--- Comment #9 from David Simcha <> 2009-11-14 10:54:07 PST ---
(In reply to comment #8)
> (In reply to comment #7)
> > IMHO the purpose of a module system is to stay the heck out of the user's 
> > way
> > and let the user get on w/ solving the real problem.  It should only make 
> > noise
> > when there's a real ambiguity.  Making imports unnecessarily verbose,
> > complicated, or fine-grained is just a bad idea.  D already deals well with
> > collisions.  When there's not a collision, I personally prefer to have stuff
> > "just work" without having to care that there are namespaces.
> What you say is good for *writing* code, but it's *really* bad for *reading*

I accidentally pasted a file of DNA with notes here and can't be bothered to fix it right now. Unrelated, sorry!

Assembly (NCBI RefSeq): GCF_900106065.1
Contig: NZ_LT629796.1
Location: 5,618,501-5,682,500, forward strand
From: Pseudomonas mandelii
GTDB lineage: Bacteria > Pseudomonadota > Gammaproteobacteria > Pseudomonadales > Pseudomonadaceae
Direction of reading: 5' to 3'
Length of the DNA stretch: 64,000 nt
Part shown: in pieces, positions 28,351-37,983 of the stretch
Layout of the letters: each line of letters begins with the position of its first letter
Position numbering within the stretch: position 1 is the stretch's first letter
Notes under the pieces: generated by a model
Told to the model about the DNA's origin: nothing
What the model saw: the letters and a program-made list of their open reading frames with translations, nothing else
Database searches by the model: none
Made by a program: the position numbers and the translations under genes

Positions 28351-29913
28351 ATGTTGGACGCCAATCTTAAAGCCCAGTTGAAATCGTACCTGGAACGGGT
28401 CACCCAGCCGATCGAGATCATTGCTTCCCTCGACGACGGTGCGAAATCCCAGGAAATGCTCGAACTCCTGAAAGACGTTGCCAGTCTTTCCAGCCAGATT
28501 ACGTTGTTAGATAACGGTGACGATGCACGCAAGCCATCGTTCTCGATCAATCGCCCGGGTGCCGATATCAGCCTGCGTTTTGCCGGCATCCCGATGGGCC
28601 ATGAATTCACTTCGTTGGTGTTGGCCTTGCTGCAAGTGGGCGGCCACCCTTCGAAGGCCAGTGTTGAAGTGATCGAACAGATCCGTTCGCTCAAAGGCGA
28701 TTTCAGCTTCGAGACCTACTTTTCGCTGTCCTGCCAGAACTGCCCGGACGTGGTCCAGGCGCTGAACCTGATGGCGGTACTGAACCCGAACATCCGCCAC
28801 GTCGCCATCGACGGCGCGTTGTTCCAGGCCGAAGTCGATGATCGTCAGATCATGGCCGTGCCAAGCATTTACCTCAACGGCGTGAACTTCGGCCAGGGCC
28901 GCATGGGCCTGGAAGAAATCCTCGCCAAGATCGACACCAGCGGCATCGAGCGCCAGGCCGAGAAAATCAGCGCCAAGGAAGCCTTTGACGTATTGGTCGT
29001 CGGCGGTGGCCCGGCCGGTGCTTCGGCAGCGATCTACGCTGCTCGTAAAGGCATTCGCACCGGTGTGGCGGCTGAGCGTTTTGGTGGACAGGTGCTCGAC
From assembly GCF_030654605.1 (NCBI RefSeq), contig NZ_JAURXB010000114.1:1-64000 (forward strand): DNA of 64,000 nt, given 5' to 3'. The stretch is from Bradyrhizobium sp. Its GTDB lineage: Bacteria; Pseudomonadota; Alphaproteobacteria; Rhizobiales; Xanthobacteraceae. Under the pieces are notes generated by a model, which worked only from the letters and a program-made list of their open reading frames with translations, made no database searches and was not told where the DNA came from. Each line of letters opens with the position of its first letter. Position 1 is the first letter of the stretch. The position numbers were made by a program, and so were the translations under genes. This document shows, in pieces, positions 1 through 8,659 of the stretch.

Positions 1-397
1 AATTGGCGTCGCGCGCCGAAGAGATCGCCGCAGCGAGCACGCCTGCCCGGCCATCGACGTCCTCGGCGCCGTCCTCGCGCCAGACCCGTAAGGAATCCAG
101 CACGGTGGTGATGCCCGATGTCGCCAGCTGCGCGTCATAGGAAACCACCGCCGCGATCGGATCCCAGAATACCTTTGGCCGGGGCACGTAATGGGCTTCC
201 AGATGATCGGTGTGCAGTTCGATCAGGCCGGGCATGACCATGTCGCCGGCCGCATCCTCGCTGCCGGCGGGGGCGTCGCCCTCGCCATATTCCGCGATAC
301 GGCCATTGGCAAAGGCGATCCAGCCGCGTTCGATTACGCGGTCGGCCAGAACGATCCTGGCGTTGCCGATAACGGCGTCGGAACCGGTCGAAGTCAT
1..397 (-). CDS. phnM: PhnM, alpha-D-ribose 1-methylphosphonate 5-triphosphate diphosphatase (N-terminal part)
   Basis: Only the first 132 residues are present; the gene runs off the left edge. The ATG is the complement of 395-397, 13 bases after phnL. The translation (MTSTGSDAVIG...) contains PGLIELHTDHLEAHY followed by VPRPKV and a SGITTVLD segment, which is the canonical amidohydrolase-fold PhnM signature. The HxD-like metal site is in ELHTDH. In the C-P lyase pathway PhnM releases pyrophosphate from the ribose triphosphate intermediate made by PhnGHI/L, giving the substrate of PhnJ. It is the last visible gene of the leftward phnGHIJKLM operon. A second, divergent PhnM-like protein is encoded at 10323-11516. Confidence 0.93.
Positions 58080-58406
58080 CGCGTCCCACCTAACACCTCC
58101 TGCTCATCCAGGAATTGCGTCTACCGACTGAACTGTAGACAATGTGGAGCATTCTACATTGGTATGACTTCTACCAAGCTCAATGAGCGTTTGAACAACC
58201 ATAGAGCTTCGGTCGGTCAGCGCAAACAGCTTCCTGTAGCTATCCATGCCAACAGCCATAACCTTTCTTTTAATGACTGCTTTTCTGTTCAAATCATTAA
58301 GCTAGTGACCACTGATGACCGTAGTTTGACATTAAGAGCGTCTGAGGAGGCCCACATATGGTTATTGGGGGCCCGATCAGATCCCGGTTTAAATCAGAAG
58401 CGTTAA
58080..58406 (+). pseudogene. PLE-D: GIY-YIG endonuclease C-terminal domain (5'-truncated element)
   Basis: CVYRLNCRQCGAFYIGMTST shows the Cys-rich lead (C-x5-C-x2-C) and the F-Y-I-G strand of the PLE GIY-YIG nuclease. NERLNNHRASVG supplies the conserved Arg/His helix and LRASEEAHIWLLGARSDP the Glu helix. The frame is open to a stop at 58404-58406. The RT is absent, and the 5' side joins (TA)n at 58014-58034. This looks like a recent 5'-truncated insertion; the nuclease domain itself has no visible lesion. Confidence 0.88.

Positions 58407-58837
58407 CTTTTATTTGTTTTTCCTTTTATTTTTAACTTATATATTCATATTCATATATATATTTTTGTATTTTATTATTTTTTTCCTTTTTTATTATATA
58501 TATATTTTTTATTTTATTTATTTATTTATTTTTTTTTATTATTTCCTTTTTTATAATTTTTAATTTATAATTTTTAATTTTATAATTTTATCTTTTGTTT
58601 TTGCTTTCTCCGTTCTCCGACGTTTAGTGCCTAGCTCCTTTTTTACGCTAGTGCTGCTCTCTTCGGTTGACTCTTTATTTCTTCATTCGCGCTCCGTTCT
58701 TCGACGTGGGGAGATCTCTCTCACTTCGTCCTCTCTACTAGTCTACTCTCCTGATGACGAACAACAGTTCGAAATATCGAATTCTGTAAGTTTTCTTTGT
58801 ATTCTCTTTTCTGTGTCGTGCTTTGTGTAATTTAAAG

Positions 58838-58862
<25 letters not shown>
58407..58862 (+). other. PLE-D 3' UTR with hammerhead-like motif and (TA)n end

> code and tracking dependencies. It's subject to highjacking too (in very, very
> weird and special cases, I'm aware of that ;).

As for reading code, I totally disagree.  Syntactic noise and unnecessary
verbosity makes code harder to read.

As far as dependency tracking,

1.  That's what IDEs are for.  If D gets off the ground, it will eventually
have a good IDE.
2.  What do you do more, write/read code or track dependencies?

A fundamental tenet of good interface design is that you should not have to
tell the interface stuff it already knows.  If there are no collisions, then
the language (which is the interface to the code generator in this case)
already knows what function you're referring to when you call, for example,

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